Taken together, Order 56 and PBoC 27 could allow borrowers to work with different lenders to take advantage of the nuances in the application of the rules.
According to Lam, offshore loans from onshore lenders do not constitute foreign debt under Order 56. As such, a borrower with urgent funding needs may tap an offshore borrowing from onshore lenders as the facility would not require a review from and registration with the NDRC under Order 56.
However, PBoC 27 imposes quota and end-use restrictions. For example, proceeds of offshore loans cannot be repatriated to China or be used to refinance foreign debt with a “neibaowaidai” structure.
“The parties may form an offshore syndication comprising both onshore and offshore banks, and structure the loan into tranches based on the nature of the syndicate banks, the intended use of the loan proceeds and closing timeline requirements,” Lam said.
To factor for potential delays, new loans being transacted since the introduction of Order 56 carry longer availability periods of three months or more as borrowers must obtain a registration certificate for an offshore borrowing before the first drawdown can take place. In some cases, the clock on the availability period starts after the completion of the NDRC registration.
As the market awaits more clarity in the implementation of the new rule, some borrowers are opting for loans with a one-year tenor, as these loans fall outside the purview of Order 56.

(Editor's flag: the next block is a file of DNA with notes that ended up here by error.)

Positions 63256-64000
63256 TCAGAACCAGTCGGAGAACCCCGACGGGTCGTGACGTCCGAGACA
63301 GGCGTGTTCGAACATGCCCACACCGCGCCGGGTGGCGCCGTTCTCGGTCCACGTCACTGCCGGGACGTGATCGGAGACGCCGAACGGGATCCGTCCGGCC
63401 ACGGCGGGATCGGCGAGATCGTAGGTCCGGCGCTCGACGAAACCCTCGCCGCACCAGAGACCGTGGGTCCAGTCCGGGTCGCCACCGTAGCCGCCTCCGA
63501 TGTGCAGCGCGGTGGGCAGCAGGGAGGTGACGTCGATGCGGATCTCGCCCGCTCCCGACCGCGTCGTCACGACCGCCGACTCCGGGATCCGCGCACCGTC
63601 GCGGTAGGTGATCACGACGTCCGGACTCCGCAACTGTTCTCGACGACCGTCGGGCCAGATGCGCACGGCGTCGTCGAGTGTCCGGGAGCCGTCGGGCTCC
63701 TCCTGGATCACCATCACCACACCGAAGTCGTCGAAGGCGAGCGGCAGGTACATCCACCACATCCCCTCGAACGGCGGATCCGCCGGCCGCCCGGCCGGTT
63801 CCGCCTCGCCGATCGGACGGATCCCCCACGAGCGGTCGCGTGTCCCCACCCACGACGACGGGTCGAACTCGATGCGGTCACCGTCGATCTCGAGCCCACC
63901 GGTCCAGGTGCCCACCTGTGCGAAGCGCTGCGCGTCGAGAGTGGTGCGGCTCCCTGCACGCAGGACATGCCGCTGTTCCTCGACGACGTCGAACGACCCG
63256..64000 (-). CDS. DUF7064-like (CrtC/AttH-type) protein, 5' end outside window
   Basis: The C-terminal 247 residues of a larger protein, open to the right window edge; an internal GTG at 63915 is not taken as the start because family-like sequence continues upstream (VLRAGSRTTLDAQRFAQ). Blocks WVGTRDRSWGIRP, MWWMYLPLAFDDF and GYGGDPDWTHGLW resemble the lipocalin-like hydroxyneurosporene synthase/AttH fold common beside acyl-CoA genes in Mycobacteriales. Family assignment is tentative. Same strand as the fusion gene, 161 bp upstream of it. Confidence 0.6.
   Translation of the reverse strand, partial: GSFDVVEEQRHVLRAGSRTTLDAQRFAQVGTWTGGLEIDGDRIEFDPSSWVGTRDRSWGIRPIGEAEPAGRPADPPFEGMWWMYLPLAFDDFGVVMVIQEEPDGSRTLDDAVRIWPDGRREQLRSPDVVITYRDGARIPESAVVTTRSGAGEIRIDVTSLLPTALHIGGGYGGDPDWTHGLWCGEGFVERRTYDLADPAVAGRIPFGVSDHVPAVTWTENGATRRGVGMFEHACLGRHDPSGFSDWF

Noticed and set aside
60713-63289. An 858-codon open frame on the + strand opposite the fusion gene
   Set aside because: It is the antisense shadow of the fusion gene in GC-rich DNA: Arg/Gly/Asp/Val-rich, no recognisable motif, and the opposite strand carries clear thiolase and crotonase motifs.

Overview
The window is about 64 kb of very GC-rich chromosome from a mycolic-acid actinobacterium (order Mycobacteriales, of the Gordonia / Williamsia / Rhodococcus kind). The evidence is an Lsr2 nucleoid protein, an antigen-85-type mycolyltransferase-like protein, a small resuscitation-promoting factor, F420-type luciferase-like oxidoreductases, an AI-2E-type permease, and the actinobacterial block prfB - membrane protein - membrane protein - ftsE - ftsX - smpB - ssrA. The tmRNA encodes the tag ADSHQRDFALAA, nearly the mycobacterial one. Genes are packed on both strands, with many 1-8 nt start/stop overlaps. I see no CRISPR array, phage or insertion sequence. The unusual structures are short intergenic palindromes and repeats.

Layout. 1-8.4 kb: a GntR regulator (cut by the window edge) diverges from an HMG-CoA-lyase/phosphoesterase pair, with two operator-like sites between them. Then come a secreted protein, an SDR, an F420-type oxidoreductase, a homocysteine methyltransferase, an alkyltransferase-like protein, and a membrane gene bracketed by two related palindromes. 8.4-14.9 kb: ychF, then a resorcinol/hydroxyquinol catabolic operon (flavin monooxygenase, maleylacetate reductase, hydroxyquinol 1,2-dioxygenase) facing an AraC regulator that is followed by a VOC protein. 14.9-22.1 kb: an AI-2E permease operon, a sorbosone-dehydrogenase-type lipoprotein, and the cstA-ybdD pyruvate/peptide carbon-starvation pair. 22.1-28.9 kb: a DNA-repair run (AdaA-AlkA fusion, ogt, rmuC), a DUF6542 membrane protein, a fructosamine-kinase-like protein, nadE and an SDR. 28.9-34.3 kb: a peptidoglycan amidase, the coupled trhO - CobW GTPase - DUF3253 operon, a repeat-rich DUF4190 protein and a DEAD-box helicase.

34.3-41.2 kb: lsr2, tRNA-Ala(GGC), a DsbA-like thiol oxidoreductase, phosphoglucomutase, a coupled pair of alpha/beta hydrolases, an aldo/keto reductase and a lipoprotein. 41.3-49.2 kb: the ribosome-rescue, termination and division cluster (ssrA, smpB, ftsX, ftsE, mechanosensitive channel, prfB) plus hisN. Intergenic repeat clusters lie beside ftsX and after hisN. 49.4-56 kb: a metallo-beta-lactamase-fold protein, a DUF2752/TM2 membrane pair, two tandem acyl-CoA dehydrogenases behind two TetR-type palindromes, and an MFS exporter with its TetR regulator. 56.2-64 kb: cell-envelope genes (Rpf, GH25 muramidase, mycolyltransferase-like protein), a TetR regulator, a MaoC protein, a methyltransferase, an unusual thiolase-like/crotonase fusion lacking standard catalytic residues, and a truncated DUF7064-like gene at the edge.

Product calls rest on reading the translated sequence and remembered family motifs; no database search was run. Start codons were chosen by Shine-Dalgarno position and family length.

“Many of these borrowers came to us initially to raise three or five-year loans, but ended up doing one-year deals to wait until there is more clarity on the actual implementation of the new rules,” said a Hong Kong-based loan banker. “When we sign these deals, we expect to replace them with three or five-year borrowings when they mature.”
State-owned Hunan Construction Engineering Group and solar module maker JinkoSolar Holding are both in the market with one-year offshore financings. In March, internet giant Sina closed a US$300m 364-day term loan that comes with a one-year extension option.
Order 56 has also introduced a new concept regarding indirect foreign debt, which covers the issuance of offshore bonds or loans by an offshore enterprise. According to Chen, the definition of indirect foreign debt needs more clarity as it could apply to borrowings that have little to do with China.
“For example, even if none of the obligors is a Chinese entity, the proceeds of the facility are not to be remitted into China, and the purpose of the loan is not mainland-related, the borrowing may still be impacted by Order 56 if more than 50% of the assets of the borrower or the borrower group is in China,” said Chen.
He pointed out that several loans for borrowers from Hong Kong, which have the majority of their assets in China, could be affected by Order 56. He noted that “if a formal consultation was made with the NDRC, the regulator may indeed confirm that no approval or registration is required in many such cases”.